Legislature(2007 - 2008)CAPITOL 106
03/23/2007 08:30 AM OIL & GAS
Download Mp3. <- Right click and save file as
* first hearing in first committee of referral
= bill was previously heard/scheduled
= bill was previously heard/scheduled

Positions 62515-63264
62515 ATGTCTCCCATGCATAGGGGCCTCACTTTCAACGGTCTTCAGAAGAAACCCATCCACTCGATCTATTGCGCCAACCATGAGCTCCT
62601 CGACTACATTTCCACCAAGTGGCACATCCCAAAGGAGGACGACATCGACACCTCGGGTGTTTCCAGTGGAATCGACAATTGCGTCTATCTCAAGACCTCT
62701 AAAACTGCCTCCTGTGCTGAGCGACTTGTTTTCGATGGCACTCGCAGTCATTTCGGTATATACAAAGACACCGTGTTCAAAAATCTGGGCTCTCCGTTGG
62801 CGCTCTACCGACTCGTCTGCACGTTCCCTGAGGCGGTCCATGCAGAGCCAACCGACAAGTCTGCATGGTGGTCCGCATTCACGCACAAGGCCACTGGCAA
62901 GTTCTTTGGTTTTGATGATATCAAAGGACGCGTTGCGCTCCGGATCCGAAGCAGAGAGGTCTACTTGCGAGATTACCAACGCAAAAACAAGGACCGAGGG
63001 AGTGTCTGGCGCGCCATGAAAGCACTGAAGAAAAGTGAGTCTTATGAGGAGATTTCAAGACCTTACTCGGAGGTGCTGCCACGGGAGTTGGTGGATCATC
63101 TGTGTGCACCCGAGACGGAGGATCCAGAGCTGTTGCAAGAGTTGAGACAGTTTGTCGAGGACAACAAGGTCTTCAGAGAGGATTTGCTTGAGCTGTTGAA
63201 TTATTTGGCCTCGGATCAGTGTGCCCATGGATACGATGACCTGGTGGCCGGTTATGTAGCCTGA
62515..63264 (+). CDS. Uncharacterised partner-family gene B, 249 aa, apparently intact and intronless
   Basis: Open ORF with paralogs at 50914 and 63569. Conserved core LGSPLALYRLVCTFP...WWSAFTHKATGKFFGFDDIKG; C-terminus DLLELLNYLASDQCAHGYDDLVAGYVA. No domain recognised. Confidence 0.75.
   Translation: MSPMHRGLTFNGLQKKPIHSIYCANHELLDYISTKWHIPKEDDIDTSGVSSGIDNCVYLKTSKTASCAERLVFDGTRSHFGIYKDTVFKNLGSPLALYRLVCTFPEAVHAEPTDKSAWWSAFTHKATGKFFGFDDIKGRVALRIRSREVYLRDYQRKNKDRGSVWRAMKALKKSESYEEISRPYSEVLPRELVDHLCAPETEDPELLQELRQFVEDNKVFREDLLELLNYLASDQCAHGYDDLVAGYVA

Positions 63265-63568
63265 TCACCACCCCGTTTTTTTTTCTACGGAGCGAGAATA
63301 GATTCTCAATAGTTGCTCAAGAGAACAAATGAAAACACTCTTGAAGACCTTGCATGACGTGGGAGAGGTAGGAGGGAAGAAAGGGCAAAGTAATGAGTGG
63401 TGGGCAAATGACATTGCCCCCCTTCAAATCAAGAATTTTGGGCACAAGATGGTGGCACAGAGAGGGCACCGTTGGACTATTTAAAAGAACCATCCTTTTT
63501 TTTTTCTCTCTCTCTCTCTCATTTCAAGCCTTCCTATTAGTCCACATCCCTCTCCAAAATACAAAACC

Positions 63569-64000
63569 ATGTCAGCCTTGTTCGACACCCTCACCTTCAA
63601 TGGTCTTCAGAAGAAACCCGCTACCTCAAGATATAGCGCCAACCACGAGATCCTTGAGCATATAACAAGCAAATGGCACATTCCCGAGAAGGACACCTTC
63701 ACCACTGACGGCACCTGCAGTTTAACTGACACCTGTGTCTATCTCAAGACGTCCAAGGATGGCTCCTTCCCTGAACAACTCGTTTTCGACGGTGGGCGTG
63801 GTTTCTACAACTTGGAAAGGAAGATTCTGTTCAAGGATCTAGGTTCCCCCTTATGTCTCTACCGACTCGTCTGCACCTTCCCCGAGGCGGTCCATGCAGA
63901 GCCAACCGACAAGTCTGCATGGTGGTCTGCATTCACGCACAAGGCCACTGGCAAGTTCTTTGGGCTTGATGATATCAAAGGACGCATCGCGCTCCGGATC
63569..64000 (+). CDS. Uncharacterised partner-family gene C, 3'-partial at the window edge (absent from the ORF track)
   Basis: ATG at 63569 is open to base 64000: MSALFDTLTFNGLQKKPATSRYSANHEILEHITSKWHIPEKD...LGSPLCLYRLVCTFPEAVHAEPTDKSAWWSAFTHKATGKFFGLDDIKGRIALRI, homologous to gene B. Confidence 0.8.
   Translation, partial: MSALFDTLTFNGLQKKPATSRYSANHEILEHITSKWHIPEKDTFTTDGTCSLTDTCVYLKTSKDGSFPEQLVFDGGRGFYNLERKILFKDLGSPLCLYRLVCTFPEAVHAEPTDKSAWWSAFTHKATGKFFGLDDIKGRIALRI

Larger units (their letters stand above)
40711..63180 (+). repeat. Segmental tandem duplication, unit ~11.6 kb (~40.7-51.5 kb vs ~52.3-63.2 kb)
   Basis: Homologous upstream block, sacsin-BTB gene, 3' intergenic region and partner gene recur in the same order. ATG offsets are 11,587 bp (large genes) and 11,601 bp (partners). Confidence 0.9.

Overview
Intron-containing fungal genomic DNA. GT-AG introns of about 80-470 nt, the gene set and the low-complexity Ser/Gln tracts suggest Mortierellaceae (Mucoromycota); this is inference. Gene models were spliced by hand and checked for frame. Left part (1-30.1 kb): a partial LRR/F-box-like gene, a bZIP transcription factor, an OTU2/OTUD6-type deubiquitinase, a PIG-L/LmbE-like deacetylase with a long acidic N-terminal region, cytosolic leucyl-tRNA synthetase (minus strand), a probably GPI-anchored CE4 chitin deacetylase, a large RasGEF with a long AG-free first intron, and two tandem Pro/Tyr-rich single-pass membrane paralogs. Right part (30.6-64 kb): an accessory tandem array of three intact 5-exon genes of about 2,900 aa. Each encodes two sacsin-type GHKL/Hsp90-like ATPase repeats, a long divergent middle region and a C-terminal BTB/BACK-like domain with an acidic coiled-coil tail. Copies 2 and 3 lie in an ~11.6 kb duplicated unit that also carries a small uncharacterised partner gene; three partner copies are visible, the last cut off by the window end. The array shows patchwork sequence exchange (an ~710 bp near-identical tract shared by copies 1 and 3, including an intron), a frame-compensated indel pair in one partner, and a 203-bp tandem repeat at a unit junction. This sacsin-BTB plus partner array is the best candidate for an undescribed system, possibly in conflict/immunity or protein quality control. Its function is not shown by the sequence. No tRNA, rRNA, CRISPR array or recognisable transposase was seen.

ALASKA STATE LEGISLATURE HOUSE SPECIAL COMMITTEE ON OIL AND GAS March 23, 2007 8:32 a.m. MEMBERS PRESENT Representative Vic Kohring, Chair Representative Kurt Olson, Vice Chair Representative Nancy Dahlstrom Representative Jay Ramras Representative Ralph Samuels Representative Mike Doogan Representative Scott Kawasaki MEMBERS ABSENT All members present OTHER LEGISLATORS PRESENT Representative Craig Johnson Representative David Guttenberg Representative Berta Gardner COMMITTEE CALENDAR HOUSE BILL NO. 177 "An Act relating to the Alaska Gasline Inducement Act; establishing the Alaska Gasline Inducement Act matching contribution fund; providing for an Alaska Gasline Inducement Act coordinator; making conforming amendments; and providing for an effective date." - HEARD AND HELD PREVIOUS COMMITTEE ACTION BILL: HB 177 SHORT TITLE: NATURAL GAS PIPELINE PROJECT SPONSOR(s): RULES BY REQUEST OF THE GOVERNOR 03/05/07 (H) READ THE FIRST TIME - REFERRALS 03/05/07 (H) O&G, RES, FIN 03/06/07 (H) O&G AT 3:00 PM BARNES 124 03/06/07 (H) -- MEETING CANCELED -- 03/08/07 (H) O&G AT 3:00 PM BARNES 124 03/08/07 (H) -- MEETING CANCELED -- 03/13/07 (H) O&G AT 3:30 PM HOUSE FINANCE 519 03/13/07 (H) Heard & Held 03/13/07 (H) MINUTE(O&G) 03/15/07 (H) O&G AT 3:00 PM BARNES 124 03/15/07 (H) Heard & Held 03/15/07 (H) MINUTE(O&G) 03/19/07 (H) O&G AT 8:30 AM CAPITOL 106 03/19/07 (H) Heard & Held 03/19/07 (H) MINUTE(O&G) 03/20/07 (H) O&G AT 3:00 PM BARNES 124 03/20/07 (H) Heard & Held 03/20/07 (H) MINUTE(O&G) 03/21/07 (H) O&G AT 5:30 PM SENATE FINANCE 532 03/21/07 (H) Heard & Held 03/21/07 (H) MINUTE(O&G) 03/22/07 (H) O&G AT 3:00 PM BARNES 124 03/22/07 (H) Heard & Held 03/22/07 (H) MINUTE(O&G) 03/23/07 (H) O&G AT 8:30 AM CAPITOL 106 WITNESS REGISTER MARTIN MASSEY, U.S. Joint Interest Manager ExxonMobil Corporation Houston, Texas POSITION STATEMENT: Testified on ExxonMobil Corporation's position on HB 177 and answered questions. PATRICK GALVIN, Commissioner Department of Revenue (DOR) Anchorage, Alaska POSITION STATEMENT: Addressed ExxonMobil Corporation's presentation on HB 177 and answered. TOM IRWIN, Commissioner Department of Natural Resources (DNR) Anchorage, Alaska POSITION STATEMENT: Answered committee questions on resource issues. ACTION NARRATIVE CHAIR VIC KOHRING called the House Special Committee on Oil and Gas meeting to order at 8:32:35 AM. Representatives Doogan, Olson, Dahlstrom, Samuels, and Kohring were present at the call to order. Representatives Ramras and Kawasaki arrived as the meeting was in progress. Also present were Representatives Johnson, Guttenberg, and Gardner. HB 177-NATURAL GAS PIPELINE PROJECT 8:32:51 AM CHAIR KOHRING announced that the only order of business would be HOUSE BILL NO. 177, "An Act relating to the Alaska Gasline Inducement Act; establishing the Alaska Gasline Inducement Act matching contribution fund; providing for an Alaska Gasline Inducement Act coordinator; making conforming amendments; and providing for an effective date." 8:33:06 AM MARTIN MASSEY, U.S. Joint Interest Manager, ExxonMobil Corporation, explained that his position has responsibility for the commercialization of gas resources for ExxonMobil in Alaska. He reminded the committee that ExxonMobil has been a key player in the development of Alaska's oil resources for over 50 years, and holds the largest working interest in Prudhoe Bay. He went on to say the gas pipeline project has the potential to produce billions of dollars in revenue and to provide a stable and secure source of gas for the state and North America for decades to come. He opined that the project could add as much as 1 billion cubic feet a day to ExxonMobil's gas sales. He relayed that his company is interested in continuing to work with the state to move the Alaska gas pipeline project forward. He offered his belief that this project is a "world scale" undertaking with significant costs and risks. He relayed that due to recent increases in construction costs, the 2001 cost estimates of $20 billion for pipeline construction are too low. Furthermore, natural gas prices remain highly volatile and are now slightly less than those in 2001. Other key factors include cost overruns, regulatory delays, construction conditions, and state fiscal uncertainties. The large size of the project effects costs and increases the complexity of the project. He cautioned that size also amplifies the consequences of poor execution. 8:36:30 AM MR. MASSEY explained that large, commercially sound oil and gas pipeline projects have traditionally been able to obtain financing where there are strong sponsors, proven track records, and financial strength sufficient to provide sponsor equity. He opined that the key project commitments for the Alaska gas pipeline project will take the form of long-term gas transportation commitments. Firm transportation (FT) commitments are binding obligations made by shippers to pay for the cost of reserving a quantity of gas for a pipeline over a specified period of time. In this case, the producers would be the shippers. He relayed that FT commitments are usually made during open season, and that according to Federal Energy Regulatory Commission (FERC) order 2005 for the Alaska gas pipeline, must be for at least 90 days. During that time, any or all gas shippers can make binding commitments for a specific volume of transportation capacity, he explained. He stated that FT commitments are needed for financing and may be for billions of dollars. The shipper is required to pay its commitment regardless of whether the gas is actually shipped and regardless of the gas market price. He opined that due to this system, the development costs and associated overrun risks are ultimately borne by the shipper. He stated it is ExxonMobil's view that the parties taking the risk need to be able to manage the risk. He offered his opinion that the producers as shippers cannot make FT commitments during open season unless they are confident the gas pipeline project can be built cost effectively and operated on a commercially viable basis. He opined that due to the large size of the project, only a limited number of companies can demonstrate the capability and financial strength necessary to effectively participate in and manage a project of this size. He offered that the producers have experience and history in meeting project objectives on a worldwide basis. He noted that ExxonMobil has project experience worldwide and that its development costs tend to 25 percent lower than the industry average when calculated on a dollar per barrel basis. He said that ExxonMobil has a record of completing large projects within 15 percent of the costs estimated at the time of project funding. He opined that combining ExxonMobil's capability with that of ConocoPhillips Alaska, Inc., and BP Exploration (Alaska) Inc., will provide the best chance for delivering a successful project. 8:46:06 AM MR. MASSEY went on to explain that the producers have over 40 years of worldwide experience in oil and gas exploration in northern climates. He noted that many innovations were developed by ExxonMobil for use in cold weather exploration and production. He attributed his company's success to long term research, technical development, and a firm commitment to improve the efficiency and safety of its operations. He explained that technology is of great importance in this industry, and that ExxonMobil invests a significant amount in the development of new technologies. 8:49:20 AM MR. MASSEY stated that it is important to remember that the Alaska gas pipeline project is a basin-opening project that will benefit the state and the oil and gas industry. He offered that worldwide, basin-opening projects are most successful when there is alignment between the host government and the lease holders. He offered that for this project that means the state and ExxonMobil, BP Exploration, and ConocoPhillips. He opined that a producer-state gas pipeline project will produce the most revenue for the state as those parties have the maximum incentive to control costs, which will ultimately result in a higher net-back price for gas. The state will receive the majority of its revenue from the value of the gas, he said. He opined that third-party owners do not share the same incentives because they can actually benefit from increased capital costs. MR. MASSEY said that due to the numerous costs and risks, ExxonMobil requires fiscal terms that are predictable and durable to proceed with this project. He relayed that ExxonMobil is willing to take the geology, cost, and commodity price risks. However, ExxonMobil cannot take the risk of a change in fiscal terms, he said. He explained that his company has developed an industry-leading approach for management of geology and cost risks. He also noted that market risk is inevitable and within his company's management expertise. In contrast, fiscal risk is "totally outside our control," he opined. He emphasized that ExxonMobil must have agreements which will allow it to develop this "mega-project" in predictable and durable terms so that it can make an adequate investment decision. He offered that if fiscal terms are subject to future changes, ExxonMobil cannot make a well-founded investment decision on behalf of its shareholders. Due to the large amount of investment required to develop the gas pipeline, he opined that increases in taxes on oil and gas related activities during the life of the project could significantly impact the commercial viability of the project. 8:53:38 AM MR. MASSEY opined that AGIA does not offer the fiscal stability necessary for the project because it allows for modification of fiscal terms. He suggested that development of a predictable and durable fiscal framework means that the terms to be agreed on between the state and the producers recognize the magnitude and risks associated with the project; balance state and producer needs, and provide for calculation of the "total state take" in a transparent and predictable manner. He offered that AGIA must bring together upstream and midstream concerns because "the upstream pays for the midstream." Upstream means "the revenue generated from the sale of the gas and liquids from the pipeline project," he explained. In order to calculate the revenue from the upstream, his company must have clarity on the taxes and royalties, which must be set at a level to make the project viable. He said that this must be done at the beginning of the project to insure a viable project. He went on to say that any proposal must demonstrate how a successful open season will be achieved. MR. MASSEY opined that AGIA should allow applicants to define how they could achieve the state's objectives, rather than prescribing specific requirements that must be met. He suggested that AGIA offer broad key objectives and allow the applicants flexibility in meeting those objectives. For example, he said that ExxonMobil would prefer that the applicant determine whether it wants any capital contribution from the state. 8:57:07 AM MR. MASSEY warned that shippers may be unwilling to commit to FT commitments if there is a substantial likelihood that their initial rates will be significantly increased in the future to accommodate pipeline expansion. He offered his belief that the terms of the federal Alaska Natural Gas Pipeline Act strikes the proper balance between encouraging initial investment and encouraging exploration by providing an opportunity for future access to the pipeline. He opined that FERC approved of "unprecedented policies" to enable a FERC-mandated expansion to benefit explorers. He opined that issues of how potential future shippers may access the pipeline and future pipeline capacity should be administered by FERC. He noted that expansion costs can be very high, up to $500 to $800 million per year. 8:58:29 AM REPRESENTATIVE RAMRAS asked about the calculation of roll-in rates in determining additional expansion costs. MR. MASSEY explained that the increased costs are calculated by rolling the increased costs into the tariff rate to market, multiplied by the volume of gas shipped. REPRESENTATIVE RAMRAS asked about the aforementioned calculation in the situation where ExxonMobil discovers additional gas for inclusion in the pipeline; specifically, whether the company would benefit from an increased roll-in rate in that situation. MR. MASSEY agreed with the aforementioned point, but offered that situation should not be mandated, but left open for agreement by the stakeholders, or for negotiation with FERC. He offered that FERC is capable determining what is in the best interest of all parties. MR. MASSEY explained in response to a question that this decision is not for the state or legislature. He said FERC has the authority to make the decisions regarding pipeline expansion regardless of "what we write in our contract ...." 9:02:07 AM MR. MASSEY suggested that the proposed upstream inducements in AGIA require significant modification to ensure that a commercially viable project is obtained. He offered it would be preferable to leave that issue open and allow an applicant to make a proposal to address those necessary terms. He opined that the timelines set forth in AGIA are not conducive to good project management and indicated that a commercially viable project will proceed at an appropriate pace under producer management. 9:02:59 AM REPRESENTATIVE SAMUELS questioned how to assure that the work will commence without some type of timeline. MR. MASSEY opined that asking for something that "doesn't make sense" will never work, particularly on a project of this size. He offered that the appropriate standard is to be diligent, and that failure to be diligent could result in loss of the contract or other remedy. MR. MASSEY continued by stating that AGIA lacks specifics on key fiscal terms and other requirements. He opined that the discretion given the commissioners of DOR and DNR creates significant uncertainty. He further opined that AGIA's failure to provide specific criteria for selecting the successful bidder may lead to litigation from project proponents not selected for inducements. He said that the project should provide for binding neutral arbitration as a mechanism for dispute resolution He characterized arbitration as a successful and recognized method of dispute resolution. 9:07:13 AM MR. MASSEY concluded by paraphrasing from written testimony [original punctuation provided]: In closing, I would like to reiterate that ExxonMobil is committed to moving the gas project forward. Our company possesses the financial strength and project experience required to make this project a success. We are ready to work with the Administration and the Legislature to establish a framework that recognizes the integrated nature of the project and mitigates the risks I have discussed to allow the project to progress. We would suggest AGIA be amended to include the broad objectives the State wants to achieve and allow each applicant to decide how best to meet those objectives and to identify what is required from the State to advance the project. The State can then accept the proposal that delivers the most value. We are ready to participate in a competitive open transparent process under the approach I have outlined. 9:08:39 AM REPRESENTATIVE RAMRAS expressed his desire to move AGIA and offered that he appreciates the efforts of ExxonMobil and other producers to work towards development of a gas pipeline. 9:13:16 AM REPRESENTATIVE DAHLSTROM asked how much ExxonMobil spent in Alaska in 1992. MR. MASSEY estimated capital investment in Alaska at about $150 to $200 million per year. He noted that his prior statement regarding investment of $3 billion was related to investment in technology. REPRESENTATIVE DAHLSTROM asked whether any technology related to the thermal model upon which Trans-Alaska Pipeline System (TAPS) was based on is still under patent protection. MR. MASSEY noted that since TAPS was built quite a few years ago, the technology used then is out-dated. He commented that ExxonMobil judges bids as a part of its business and stated that his company first determines whether the bidder is able to do the work. To make that determination, it reviews the applicant's financial strength, project experience, safety, and environmental compliance records. He opined that in this instance, the ability to deliver a successful open season is the key to project success. He opined that the second criteria would be to determine the proposed project's value to the state. The third issue would be to consider how the applicant proposes to meet objectives of providing gas for in-state use, local hire and other factors. 9:18:26 AM REPRESENTATIVE DAHLSTROM asked for further clarification regarding the issue of fiscal uncertainty. MR. MASSEY replied that AGIA does not provide the predictable and durable terms to make the project commercially viable. Of particular concern are the taxation factors that will affect upstream values, he explained. He said that applicable property and state income taxes are not "well defined." He said that the goal is to define how to allocate revenues for the life of the project. He reiterated that ExxonMobil will take on the risks of price, geology, and cost, but not the risk that the fiscal terms will change. 9:20:30 AM REPRESENTATIVE DAHLSTROM asked what would give the assurance of predictability. MR. MASSEY reiterated that the applicants be allowed to describe their project approach, which the state can then review to determine which project is best. REPRESENTATIVE DOOGAN asked whether the witness is suggesting a process whereby license applicants will propose a tax and royalty structure for the project. MR. MASSEY agreed with the aforementioned summation. He opined that the petroleum profits tax (PPT) as currently in AGIA is too high for a successful project and suggested applicants be allowed to submit proposed rates for the project, which the state can evaluate to determine which proposal is most favorable to the state. 9:23:35 AM REPRESENTATIVE DOOGAN asked how a non-producer could advise the state as to what the producers' tax and royalty rates should be. MR. MASSEY stated that pipeline companies understand economics and project viability and could approach ExxonMobil to determine a rate to make their project viable. He went on to say that if a pipeline company did not feel like a producer was dealing with them fairly, the pipeline company could suggest its own proposal for a successful open season. REPRESENTATIVE DOOGAN expressed some skepticism with the aforementioned scenario since the competitors will be asking for a key piece of information from ExxonMobil. MR. MASSEY stated that it is obvious what ExxonMobil needs to progress the project. He reiterated that companies can make their own proposal. He agreed that the party with the lease has a competitive advantage, and that there need to be assurances the advantage is not mis-used. 9:26:25 AM REPRESENTATIVE DOOGAN clarified that under the proposal suggested, the commissioners would review the proposals, pick a licensee, and then come before the legislature to finalize the tax and royalty regime as spelled out in the proposal. MR. MASSEY agreed with that characterization. He opined that there should be enabling legislation to allow this approach to proceed. REPRESENTATIVE DOOGAN asked about other entities that may help provide fiscal certainty for tax and royalty payments. MR. MASSEY stated that ExxonMobil's business practice is to discuss and resolve the project terms with the resource owner, in this case the State. He agreed that there are other interested governmental units, but the state of Alaska is the resource owner and it is imperative that the resource owner and the lease holder come to terms to make the project viable. REPRESENTATIVE DOOGAN asked if ExxonMobil is asking other taxing authorities to freeze their tax rates for this project. MR. MASSEY replied that Alaska is the only entity because it is the resource owner. 9:31:01 AM REPRESENTATIVE SAMUELS asked whether there are concerns about the possibility that Canada will increase its property taxes. He also asked about the tax situation that applies to federal property. MR. MASSEY replied that while ExxonMobil would like the Canadians to put a reasonable tax on the project, he noted that the Canadian piece is relatively small, so a tax increase would not have the same negative impact on the project. Furthermore, since the federal government is not the resource owner at Prudhoe Bay and Point Thompson, his company does not consider it appropriate to request some sort of long-term fiscal terms related to the project. 9:33:00 AM REPRESENTATIVE SAMUELS asked whether ExxonMobil could ship gas to market if the company's partners do not want to bid gas to ExxonMobil's pipeline. MR. MASSEY stated that his company believes that to be successful, this project requires the participation and alignment of the state, ExxonMobil, BP Exploration, and ConocoPhillips. He stated there is the ability for an owner in Prudhoe Bay to take its own gas, although it is complicated and requires agreement of other owners. 9:35:45 AM REPRESENTATIVE SAMUELS asked why Alaska was being asked to make concessions that are not being requested from taxing authorities in other areas where ExxonMobil has operations. MR. MASSEY reiterated that the gas pipeline is a basin-opening project and said that worldwide, basin opening projects require alignment of the resource owner and the lease holders. He emphasized that the upstream pays for the costs of the infrastructure investment required in basin-opening projects. He further reiterated that these projects require the developer to take on great deal of risk and cost and that given the risks involved, the risk-takers need to be able to manage that risk. REPRESENTATIVE OLSON asked what the current project cost estimate is for the gas pipeline. MR. MASSEY stated it is difficult to estimate project cost at present, but opined that costs to Chicago would be over $30 billion. REPRESENTATIVE OLSON asked the witness to address the $500 million incentive provided in AGIA and whether there has been any contact with First Nations peoples. MR. MASSEY opined that the $500 million incentive is not much of a leverage incentive in a project of this magnitude. He went on to suggest that the applicant propose what incentives are necessary to make the project viable. As to First Nations' peoples, he noted that ExxonMobil has primarily focused on the federal government in considering Canadian issues. He offered that it is not appropriate to begin discussion until there is a project. 9:41:24 AM REPRESENTATIVE RAMRAS asked about the criteria ExxonMobil suggests be considered in determining the gas pipeline lease award. MR. MASSEY reiterated his opinion that the first criteria should be to consider whether the applicant has the financial strength to complete the project. The state should consider the applicant's past project experience and results, as well as the applicant's safety and environmental performance. Furthermore, the state should examine how that applicant will ensure a successful open season. Secondly, the state should consider overall value to the state. Last, the state should consider other objective, such as in-state access to gas and local employment. 9:46:54 AM REPRESENTATIVE DOOGAN asked whether the applicants should propose tax and royalty rates for both oil and gas. Furthermore, he asked about the company's prior known position on this issue in the Stranded Gas Development Act (SGDA). MR. MASSEY agreed that ExxonMobil's position is that the applicants propose the tax rates. He agreed that the company's position on the SGDA is one example of what would be needed for project success, although he offered it is not the only example. 9:50:09 AM PATRICK GALVIN, Commissioner, Department of Revenue, stated that ExxonMobil Corporation is a very successful company and has presented a consistent position to the state on various oil and gas resource matters throughout the years. He opined that the suggestions made regarding AGIA are consistent with the company's prior approach, and more like the model of the SGDA. He opined that the state has proposed evaluation criteria consistent with that suggested by ExxonMobil. He offered that any requirement that an applicant ensure a successful open season limits the award of the gas pipeline project to those "with the gas." He stated that DOR is not expecting an applicant to be able to come in and insure that there will be a successful open season. However, he opined that the state has a choice to go the route as suggested by ExxonMobil, or to take a different path "which puts us in a different place in a year or two from where we are today." 9:56:20 AM REPRESENTATIVE RAMRAS referenced concerns about whether the volume of gas available is sufficient for a gas pipeline to Canada. TOM IRWIN, Commissioner, Department of Natural Resources (DNR), noted that prior negotiations had been somewhat closed. COMMISSIONER GALVIN replied that the state does not know how much gas is available at present and there is no current request before the Alaska Oil and Gas Conservation Commission to examine the effect of different off-take volumes. However, he opined that between the Point Thompson and Prudhoe Bay units, there will be the opportunity to take off gas, but stated that this does need to be examined more closely. MR. IRWIN responded to a question by explaining that DNR is working with committee on the issue of appropriate criteria to be used in evaluating proposals. 10:01:05 AM REPRESENTATIVE SAMUELS noted that there are some concerns about how to evaluate bids, especially if they meet all criteria but one, yet that applicant has access to the gas. MR. IRWIN responded that many issues have been considered, and noted that the companies have significant business experience that will help them design an approach to move the project forward. 10:04:49 AM COMMISSIONER GALVIN offered that as a public entity, the state has some limitations on its approach because it must make a collective decision on how to move forward. He said that it is incumbent on the state to make sure the requests are commercially reasonable and that they solicit commercially reasonable responses. He recognized there are many factors to consider in project planning, therefore the state has attempted to establish a general framework for what is necessary for project participation. [HB 177 was held in committee.] ADJOURNMENT There being no further business before the committee, the House Special Committee on Oil and Gas meeting was adjourned at 10:08:30 AM.